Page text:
Reply

    1. On (1) that assumes that employers pay taxes on profit. In the modern world this seems to be true to an ever-diminishing extent. Rather, given the same pool of money, the more of it goes to profits the less will be paid in taxes; thus, the greater the exploitation, the less tax will be taken by government and the lower the government services. This hypothesis seems consistent with how things have been playing out in fact.

      On (2), this is true assuming free trade. That’s why, frankly, protectionism is often a good idea. Free trade effectively makes it impossible to set local policies to raise local wages.

      Reply

  5. This is very interesting, and as always very clearly written. Thank you.

    3 questions:

    1. The rate of profit is larger, but a portion of those profits will be paid in taxes which will then be turned into government services from which workers (who have received, on hypothesis, a lower wage) benefit. What, then, is the net effect? The answer from Corbyn was surely that it could be net positive, at least if properly distributed.
    Somewhat similarly, what has been the effect upon the REAL consumption of the working population. A higher rate of exploitation and of profitability is consistent with increased real levels of consumption (i.e through lower prices).
    Are these not relevant points?

    2. One must consider the counterfactual. A portion of the companies operating in Britain with cheaper migrant labour will be competing against foreign companies with their own access to cheap pools of workers. Denied access to this cheap labour they would presumably either close, or move. More generally, if Britain restricted inflows of cheaper migrant labour it would become commensurately less competitive. Is not the only answer, ultimately, global floors of wage levels (something which is obviously decades away)? Is not free movement within the larger territorial entity of the EU at least a step in that direction, as levels of economic development, and hence the ‘moral-historical’ component of the wage, gradually equalise?

    3. Whilst you make an excellent case for the economic rationality of the position of poorer Leave voters, they would obviously be still more rational by identifying the deeper structural causes of their position (i.e predominating private ownership of capital over which they have no control, etc etc). Immigration is only one component process in this larger structure. The reason it is latched onto, surely, is simply because, for evolutionary-psychological reasons, Homo sapiens developed extremely strong detectors for in-group/out-group distinctions. And it is surely unwise to encourage this training upon race, ethnicity or nationality, for all the reasons history testifies to. What do you say on this slightly larger point?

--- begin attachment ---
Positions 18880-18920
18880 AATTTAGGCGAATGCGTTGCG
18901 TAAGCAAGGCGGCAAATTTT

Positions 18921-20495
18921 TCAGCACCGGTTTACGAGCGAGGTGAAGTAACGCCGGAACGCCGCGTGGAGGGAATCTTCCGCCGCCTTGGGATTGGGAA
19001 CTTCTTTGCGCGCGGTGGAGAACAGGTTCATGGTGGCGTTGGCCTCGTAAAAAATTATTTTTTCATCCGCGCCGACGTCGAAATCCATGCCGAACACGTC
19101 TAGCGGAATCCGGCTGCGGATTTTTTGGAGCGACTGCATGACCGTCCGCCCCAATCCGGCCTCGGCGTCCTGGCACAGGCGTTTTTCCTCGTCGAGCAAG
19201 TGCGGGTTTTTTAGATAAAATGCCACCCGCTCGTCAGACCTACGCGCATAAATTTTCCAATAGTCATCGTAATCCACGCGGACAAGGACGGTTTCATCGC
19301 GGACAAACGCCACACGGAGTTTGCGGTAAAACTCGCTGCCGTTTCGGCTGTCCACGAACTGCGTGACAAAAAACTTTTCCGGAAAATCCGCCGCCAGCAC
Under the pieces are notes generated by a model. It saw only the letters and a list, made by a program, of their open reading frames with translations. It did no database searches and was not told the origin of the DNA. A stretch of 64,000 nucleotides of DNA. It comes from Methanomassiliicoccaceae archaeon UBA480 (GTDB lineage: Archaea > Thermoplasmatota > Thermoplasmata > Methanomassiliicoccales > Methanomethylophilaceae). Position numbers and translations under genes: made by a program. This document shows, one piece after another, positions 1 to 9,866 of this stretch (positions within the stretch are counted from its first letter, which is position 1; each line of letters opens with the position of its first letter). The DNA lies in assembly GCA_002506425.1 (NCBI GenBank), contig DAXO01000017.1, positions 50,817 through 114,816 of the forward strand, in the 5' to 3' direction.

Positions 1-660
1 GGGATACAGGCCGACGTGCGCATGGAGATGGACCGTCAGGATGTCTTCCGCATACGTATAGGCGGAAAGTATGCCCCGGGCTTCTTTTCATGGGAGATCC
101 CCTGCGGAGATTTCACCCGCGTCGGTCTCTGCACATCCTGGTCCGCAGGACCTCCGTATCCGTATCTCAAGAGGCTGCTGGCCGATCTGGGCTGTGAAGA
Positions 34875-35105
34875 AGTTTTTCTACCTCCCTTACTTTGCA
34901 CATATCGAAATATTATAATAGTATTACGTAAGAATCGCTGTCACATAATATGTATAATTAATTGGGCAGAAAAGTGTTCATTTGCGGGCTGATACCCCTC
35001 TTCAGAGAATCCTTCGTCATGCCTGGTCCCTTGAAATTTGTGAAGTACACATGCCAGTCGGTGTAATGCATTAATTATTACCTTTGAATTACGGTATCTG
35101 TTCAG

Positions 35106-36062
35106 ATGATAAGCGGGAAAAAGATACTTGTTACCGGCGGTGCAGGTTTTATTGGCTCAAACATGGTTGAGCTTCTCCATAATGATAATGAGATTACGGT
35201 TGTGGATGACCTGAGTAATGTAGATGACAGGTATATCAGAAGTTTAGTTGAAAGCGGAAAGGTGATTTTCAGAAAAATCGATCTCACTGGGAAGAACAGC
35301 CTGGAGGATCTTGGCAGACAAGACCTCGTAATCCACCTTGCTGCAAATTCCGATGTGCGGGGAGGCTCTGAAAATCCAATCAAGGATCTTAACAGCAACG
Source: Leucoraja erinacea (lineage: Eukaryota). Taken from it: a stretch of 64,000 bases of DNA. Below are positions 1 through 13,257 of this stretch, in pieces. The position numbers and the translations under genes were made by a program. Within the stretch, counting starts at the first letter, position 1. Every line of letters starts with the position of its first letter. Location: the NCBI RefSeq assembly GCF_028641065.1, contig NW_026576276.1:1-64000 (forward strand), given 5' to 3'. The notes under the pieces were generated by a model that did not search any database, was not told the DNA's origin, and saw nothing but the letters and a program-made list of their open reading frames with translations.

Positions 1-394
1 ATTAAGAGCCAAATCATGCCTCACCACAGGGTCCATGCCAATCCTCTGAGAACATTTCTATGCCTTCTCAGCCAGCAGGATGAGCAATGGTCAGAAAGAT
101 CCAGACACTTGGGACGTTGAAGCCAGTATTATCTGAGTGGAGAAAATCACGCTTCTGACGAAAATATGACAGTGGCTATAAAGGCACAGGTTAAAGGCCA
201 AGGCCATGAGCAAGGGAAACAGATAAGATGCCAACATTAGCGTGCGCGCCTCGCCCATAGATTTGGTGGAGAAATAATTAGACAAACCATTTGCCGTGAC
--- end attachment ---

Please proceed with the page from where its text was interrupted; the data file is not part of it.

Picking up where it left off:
Reply

  6. Would it be possible for you to cite the sources you use for these calculations. Where does the data you’re using for surplus value come from?

    Thanks.

    Reply

  7. The Migratory Observatory at Oxford presents some findings on their site. For example:

    “UK studies find that immigration has small impact on average wages but more significant impacts along the wage distribution: low-waged workers lose while medium and high-paid workers gain”

    “Research does not find a significant impact of overall immigration on unemployment in the UK, but the evidence suggests that immigration from outside the EU could have a negative impact on the employment of UK-born workers, especially during an economic downturn”

    http://www.migrationobservatory.ox.ac.uk/briefings/labour-market-effects-immigration

    Reply

    1. Also:

      ” The greatest wage effects are found for low-waged workers. Dustmann et al (2013) find that each 1% increase in the share of migrants in the UK-born working age population leads to a 0.6% decline in the wages of the 5% lowest paid workers and to an increase in the wages of higher paid workers. Similarly, another study focusing on wage effects at the occupational level during 1992 and 2006, found that, in the unskilled and semi-skilled service sector, a 1% rise in the share of migrants reduced average wages in that occupation by 0.5% (Nickell and Salaheen 2008).”

      Reply

  8. Paul, you may be right about this — there’s certainly a general theoretical case that allowing free migration from low-wage countries to high-wage ones will level down wages in the latter — but I think your scatter-plot is suggestive at best, and the intra-UK geography seems wrong. Post-Brexit surveys show that the regions of the UK with the greatest working-class Leave vote were those with the smallest proportion of immigrants, and conversely regions with relatively large immigrant populations tended to be pro-Remain. I’m not sure exactly what that means, but it suggests that the working-class Leave vote was not reflective of actual experience of bad effects of immigration in the regional labour market.